I'm not here to find fault with students.
I am not here to sentence them for their crimes--against me, the school, Society, or the preterite tense.
I am not here to make them suffer and regret their mistakes.
I am here to make sure they get better.
Sometimes I have to remind myself that I'm not here to judge myself either. Or my colleagues. Error hunting leads only to hurt feelings and failure for all of us. Beating myself up or criticizing other educators just creates bad feelings that make the job unbearable all around.
But that does not mean that my classes are fun fests of back patting and participation trophies (which I do think have their place--but that's another discussion).
My classes are tough, but not for the sake of being tough. They are a place for growth and development for everyone involved if they're running right. But if they're not running right...
That's when I have to drop the hammer.
Not on me. Not on a student. Not even on a politician who presumes to know how to quantify a teacher's worth.
If my class isn't running right, if the students are all chatting playing Fruit Ninja and generally learning nothing, then it is time to render judgment. If students are arguing and cranky and resorting to English because they're frustrated and out of mental energy, it's up to me to lay down the law. If they're rushing through an assignment with the least effort possible and whipping out their romance novels or overdue math homework, it's time for a trial.
I am judge, jury, and executioner for my own instructional practices.
How many times in 13 years have I had to let out a deep breath and admit, "Well that didn't work"? How many times have you? And does that number make us a failure?
But it is up to me to openly and honestly evaluate the strategies I implement. If I can rehabilitate them, bully. But I can't be afraid to give an activity--a marvelous activity, an activity that I thought would solve everything--to give that activity ye olde activity axe.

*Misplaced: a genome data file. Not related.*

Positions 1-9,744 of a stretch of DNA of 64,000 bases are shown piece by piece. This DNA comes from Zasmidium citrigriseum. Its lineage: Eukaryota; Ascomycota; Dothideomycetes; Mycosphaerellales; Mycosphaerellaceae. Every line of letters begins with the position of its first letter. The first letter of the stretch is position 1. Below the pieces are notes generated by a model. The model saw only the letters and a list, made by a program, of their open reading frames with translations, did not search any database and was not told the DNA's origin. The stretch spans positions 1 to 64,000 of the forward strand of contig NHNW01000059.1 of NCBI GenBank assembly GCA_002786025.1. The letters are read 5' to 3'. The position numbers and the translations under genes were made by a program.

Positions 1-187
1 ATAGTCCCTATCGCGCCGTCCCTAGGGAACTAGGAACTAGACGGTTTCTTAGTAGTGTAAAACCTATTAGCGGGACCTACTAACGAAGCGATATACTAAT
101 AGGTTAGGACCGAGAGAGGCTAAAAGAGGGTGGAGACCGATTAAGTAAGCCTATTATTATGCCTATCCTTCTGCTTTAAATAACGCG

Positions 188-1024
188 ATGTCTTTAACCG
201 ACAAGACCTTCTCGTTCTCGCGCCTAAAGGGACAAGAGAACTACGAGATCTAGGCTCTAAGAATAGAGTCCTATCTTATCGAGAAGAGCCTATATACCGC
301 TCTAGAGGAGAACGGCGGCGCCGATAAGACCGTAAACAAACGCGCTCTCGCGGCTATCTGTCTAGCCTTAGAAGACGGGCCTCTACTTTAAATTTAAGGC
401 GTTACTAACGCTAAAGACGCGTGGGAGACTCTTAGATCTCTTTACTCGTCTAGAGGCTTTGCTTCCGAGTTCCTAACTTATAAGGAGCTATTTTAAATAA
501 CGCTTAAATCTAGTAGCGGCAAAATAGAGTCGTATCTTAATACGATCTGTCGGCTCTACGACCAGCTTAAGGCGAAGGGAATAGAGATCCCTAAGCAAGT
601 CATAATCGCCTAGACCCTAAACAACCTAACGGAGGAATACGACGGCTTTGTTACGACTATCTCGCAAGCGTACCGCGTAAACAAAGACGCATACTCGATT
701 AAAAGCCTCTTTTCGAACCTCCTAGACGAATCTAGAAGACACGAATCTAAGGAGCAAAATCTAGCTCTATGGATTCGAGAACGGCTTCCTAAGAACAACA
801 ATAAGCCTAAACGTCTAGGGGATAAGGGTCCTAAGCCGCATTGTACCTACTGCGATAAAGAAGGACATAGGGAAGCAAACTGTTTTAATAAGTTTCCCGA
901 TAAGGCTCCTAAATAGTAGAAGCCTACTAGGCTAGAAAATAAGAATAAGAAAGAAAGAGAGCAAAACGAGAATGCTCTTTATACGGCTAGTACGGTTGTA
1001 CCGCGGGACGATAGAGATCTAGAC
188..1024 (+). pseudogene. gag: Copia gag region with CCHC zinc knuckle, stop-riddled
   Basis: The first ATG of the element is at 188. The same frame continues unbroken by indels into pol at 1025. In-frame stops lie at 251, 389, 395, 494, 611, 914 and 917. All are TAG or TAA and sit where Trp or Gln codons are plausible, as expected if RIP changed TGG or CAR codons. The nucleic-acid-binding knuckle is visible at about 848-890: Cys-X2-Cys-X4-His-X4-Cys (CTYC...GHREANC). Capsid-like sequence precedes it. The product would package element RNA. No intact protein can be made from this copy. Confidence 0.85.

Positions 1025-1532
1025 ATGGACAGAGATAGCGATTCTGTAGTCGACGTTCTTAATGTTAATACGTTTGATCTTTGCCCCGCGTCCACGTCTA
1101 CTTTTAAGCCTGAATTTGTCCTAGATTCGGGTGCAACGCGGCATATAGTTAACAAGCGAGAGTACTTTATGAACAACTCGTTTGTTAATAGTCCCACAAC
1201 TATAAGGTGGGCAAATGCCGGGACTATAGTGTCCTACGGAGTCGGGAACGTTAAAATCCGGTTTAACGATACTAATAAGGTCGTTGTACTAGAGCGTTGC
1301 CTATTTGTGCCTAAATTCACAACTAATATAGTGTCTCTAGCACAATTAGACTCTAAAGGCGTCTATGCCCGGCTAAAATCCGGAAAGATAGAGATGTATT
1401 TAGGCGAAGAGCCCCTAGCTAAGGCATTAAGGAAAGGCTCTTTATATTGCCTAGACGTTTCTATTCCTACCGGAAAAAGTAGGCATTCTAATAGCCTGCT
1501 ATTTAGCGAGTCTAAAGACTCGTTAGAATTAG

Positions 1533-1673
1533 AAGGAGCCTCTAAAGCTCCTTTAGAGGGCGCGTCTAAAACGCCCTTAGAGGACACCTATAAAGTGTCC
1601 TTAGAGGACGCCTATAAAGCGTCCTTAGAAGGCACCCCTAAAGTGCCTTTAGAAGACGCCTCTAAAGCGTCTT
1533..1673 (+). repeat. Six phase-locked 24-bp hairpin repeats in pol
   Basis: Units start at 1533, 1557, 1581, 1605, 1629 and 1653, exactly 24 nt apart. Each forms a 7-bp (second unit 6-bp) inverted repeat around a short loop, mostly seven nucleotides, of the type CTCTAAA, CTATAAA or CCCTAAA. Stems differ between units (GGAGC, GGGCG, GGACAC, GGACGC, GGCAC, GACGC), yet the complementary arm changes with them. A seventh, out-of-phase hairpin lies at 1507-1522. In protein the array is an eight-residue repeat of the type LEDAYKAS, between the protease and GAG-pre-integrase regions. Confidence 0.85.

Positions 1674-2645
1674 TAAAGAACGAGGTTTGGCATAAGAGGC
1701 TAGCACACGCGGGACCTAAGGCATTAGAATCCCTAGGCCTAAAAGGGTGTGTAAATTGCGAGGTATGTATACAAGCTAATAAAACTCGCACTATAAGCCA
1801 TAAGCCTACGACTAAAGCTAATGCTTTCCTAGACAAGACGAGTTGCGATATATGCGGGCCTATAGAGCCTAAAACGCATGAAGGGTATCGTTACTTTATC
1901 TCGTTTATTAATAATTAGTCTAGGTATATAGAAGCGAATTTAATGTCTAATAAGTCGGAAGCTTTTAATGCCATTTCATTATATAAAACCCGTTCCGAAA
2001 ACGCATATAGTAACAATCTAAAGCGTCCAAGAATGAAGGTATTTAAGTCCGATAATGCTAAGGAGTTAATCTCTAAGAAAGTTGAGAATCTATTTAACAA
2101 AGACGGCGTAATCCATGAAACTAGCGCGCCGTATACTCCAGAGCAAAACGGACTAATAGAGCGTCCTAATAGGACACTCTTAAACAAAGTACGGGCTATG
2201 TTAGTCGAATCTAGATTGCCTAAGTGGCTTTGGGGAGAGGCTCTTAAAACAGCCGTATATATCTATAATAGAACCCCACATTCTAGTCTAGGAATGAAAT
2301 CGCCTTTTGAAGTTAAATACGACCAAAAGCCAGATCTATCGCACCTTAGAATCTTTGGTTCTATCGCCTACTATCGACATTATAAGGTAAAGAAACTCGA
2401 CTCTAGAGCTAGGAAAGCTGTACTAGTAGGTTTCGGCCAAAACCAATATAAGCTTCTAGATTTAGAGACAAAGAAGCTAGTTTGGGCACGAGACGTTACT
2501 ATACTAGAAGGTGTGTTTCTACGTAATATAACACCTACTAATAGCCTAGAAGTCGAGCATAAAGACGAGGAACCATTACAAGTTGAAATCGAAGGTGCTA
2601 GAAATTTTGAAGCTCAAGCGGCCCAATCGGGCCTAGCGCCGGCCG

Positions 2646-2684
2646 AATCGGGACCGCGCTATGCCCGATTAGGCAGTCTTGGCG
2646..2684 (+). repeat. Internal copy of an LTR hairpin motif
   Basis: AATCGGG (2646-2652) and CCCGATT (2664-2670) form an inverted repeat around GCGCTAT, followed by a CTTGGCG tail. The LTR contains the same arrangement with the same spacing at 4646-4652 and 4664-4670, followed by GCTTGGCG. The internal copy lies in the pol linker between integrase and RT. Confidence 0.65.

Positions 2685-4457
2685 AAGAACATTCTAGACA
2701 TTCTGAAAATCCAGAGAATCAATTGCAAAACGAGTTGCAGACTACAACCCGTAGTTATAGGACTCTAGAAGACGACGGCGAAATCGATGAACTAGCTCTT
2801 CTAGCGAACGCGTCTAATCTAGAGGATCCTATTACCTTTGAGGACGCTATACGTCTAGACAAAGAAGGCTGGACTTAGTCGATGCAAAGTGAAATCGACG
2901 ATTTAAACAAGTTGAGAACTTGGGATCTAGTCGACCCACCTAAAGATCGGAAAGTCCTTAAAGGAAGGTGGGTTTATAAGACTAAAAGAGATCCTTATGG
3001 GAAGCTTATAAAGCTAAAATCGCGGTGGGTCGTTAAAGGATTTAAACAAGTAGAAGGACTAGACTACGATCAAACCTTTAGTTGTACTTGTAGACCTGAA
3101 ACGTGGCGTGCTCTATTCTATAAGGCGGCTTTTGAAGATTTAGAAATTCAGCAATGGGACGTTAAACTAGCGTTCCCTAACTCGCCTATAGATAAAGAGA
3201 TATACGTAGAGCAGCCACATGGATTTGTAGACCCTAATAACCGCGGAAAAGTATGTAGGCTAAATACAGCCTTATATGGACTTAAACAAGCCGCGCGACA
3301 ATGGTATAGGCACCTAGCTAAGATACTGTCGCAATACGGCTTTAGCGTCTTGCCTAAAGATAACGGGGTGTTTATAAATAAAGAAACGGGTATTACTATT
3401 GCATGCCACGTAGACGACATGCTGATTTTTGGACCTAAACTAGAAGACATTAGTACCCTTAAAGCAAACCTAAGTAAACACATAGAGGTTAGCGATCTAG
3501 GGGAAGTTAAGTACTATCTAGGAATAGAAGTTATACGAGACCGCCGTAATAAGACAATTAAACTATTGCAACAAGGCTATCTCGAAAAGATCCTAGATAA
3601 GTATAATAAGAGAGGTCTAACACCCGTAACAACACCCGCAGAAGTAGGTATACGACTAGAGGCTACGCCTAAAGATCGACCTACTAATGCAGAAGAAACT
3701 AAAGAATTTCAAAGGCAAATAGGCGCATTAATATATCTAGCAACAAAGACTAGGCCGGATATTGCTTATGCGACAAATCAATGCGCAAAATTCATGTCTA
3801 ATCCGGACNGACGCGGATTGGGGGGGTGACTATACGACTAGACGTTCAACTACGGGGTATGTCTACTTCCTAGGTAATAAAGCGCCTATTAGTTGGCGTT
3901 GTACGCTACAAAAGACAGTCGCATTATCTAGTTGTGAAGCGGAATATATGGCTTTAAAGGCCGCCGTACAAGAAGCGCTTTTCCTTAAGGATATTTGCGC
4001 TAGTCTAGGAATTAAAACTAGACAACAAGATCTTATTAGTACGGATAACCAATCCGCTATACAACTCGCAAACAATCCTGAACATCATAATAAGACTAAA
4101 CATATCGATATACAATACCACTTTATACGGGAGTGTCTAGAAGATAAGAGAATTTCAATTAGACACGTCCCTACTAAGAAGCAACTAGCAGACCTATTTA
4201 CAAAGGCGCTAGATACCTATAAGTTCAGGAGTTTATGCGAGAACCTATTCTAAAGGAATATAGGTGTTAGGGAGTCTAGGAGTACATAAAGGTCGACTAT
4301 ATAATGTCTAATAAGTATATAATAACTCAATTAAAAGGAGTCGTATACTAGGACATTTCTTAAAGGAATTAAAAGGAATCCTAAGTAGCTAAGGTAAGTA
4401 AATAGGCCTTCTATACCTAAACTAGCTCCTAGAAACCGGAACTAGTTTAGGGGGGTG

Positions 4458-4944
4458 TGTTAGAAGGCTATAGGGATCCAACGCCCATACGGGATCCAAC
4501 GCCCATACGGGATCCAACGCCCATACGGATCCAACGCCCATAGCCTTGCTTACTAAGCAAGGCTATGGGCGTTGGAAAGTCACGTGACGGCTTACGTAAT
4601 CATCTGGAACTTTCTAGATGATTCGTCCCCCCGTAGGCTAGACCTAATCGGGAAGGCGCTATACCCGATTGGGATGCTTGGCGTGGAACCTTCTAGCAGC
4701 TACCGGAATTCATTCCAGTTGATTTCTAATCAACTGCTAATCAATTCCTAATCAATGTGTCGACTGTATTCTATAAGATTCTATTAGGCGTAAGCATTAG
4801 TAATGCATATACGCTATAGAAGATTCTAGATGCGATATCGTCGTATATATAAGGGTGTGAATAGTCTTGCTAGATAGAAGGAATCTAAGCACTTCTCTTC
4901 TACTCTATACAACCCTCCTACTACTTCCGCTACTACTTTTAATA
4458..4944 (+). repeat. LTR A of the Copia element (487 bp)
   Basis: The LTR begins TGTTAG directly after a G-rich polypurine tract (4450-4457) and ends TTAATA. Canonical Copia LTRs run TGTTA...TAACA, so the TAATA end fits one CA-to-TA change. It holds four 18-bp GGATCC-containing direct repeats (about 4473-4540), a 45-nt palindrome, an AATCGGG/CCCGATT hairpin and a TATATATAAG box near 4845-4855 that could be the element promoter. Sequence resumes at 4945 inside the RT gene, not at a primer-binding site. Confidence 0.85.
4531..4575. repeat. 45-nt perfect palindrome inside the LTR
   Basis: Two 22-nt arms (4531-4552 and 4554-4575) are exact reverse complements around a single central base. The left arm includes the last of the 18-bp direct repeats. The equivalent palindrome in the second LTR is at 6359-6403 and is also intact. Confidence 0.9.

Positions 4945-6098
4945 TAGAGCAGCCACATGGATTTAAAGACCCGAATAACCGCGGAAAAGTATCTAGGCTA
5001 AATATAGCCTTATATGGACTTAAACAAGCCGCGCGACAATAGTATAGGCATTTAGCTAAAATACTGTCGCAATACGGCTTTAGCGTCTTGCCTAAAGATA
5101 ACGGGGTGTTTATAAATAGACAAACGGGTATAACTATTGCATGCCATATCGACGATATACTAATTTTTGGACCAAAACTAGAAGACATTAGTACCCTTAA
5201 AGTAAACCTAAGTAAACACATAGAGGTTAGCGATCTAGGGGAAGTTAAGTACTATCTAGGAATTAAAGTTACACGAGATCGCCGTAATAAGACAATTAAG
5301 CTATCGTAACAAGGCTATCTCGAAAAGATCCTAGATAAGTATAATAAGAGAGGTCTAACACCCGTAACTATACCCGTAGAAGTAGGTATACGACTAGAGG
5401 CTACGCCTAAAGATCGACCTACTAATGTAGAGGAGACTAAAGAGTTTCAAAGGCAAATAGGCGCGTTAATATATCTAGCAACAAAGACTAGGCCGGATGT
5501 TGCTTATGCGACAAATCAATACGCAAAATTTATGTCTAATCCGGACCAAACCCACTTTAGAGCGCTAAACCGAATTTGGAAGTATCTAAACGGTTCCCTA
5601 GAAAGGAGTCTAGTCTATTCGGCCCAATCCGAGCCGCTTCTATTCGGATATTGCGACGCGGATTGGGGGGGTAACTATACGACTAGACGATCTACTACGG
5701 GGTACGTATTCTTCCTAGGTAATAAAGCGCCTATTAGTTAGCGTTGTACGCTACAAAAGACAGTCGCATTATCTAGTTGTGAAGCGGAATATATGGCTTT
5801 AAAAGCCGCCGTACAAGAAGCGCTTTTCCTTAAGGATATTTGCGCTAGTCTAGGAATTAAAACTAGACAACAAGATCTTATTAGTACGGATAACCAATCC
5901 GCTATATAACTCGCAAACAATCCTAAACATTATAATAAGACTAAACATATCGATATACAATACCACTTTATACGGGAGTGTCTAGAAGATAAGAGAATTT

It is up to me to decide--without using that decision as a measure of my own personal worth as a human or as an educator--if the activity, or the lesson, or the unit is worth saving.
I am the judge.
More often than not, I'm a lenient judge, and I try to sentence a lesson to some sort of community service, you know, give it a little time to make up for its mistakes. I also sometimes give it a life sentence in the bottom of a Dropbox account I hardly open anymore--with the possibility for parole if I think of a way to make it work, say when it pops up on my Timehop a year later. However, I'm not above a good swift guillotine when the lesson leaves a bloody massacre in its wake (a particularly horrendous fishbowl "game" I came up with this semester comes to mind).
As the arbiter of all things instructional in my own classes, I find it helpful to ask myself these questions in the face of an accused instructional activity, strategy or practice:
If I can answer yes to these questions, then usually that idea deserves a second chance. But if my students are never going to care about that picture book, throw the book at it. If there's no way to get enough practice to make the task seem not just doable but almost easy: lock it up and throw away the key. If there's just no space or logical way to make the arrangement work: off with its head.
In my class, I am exacting with my instructional practices. Judging my choices with a cold critical eye is a valuable way to improve my practice.
Judging people improves nothing.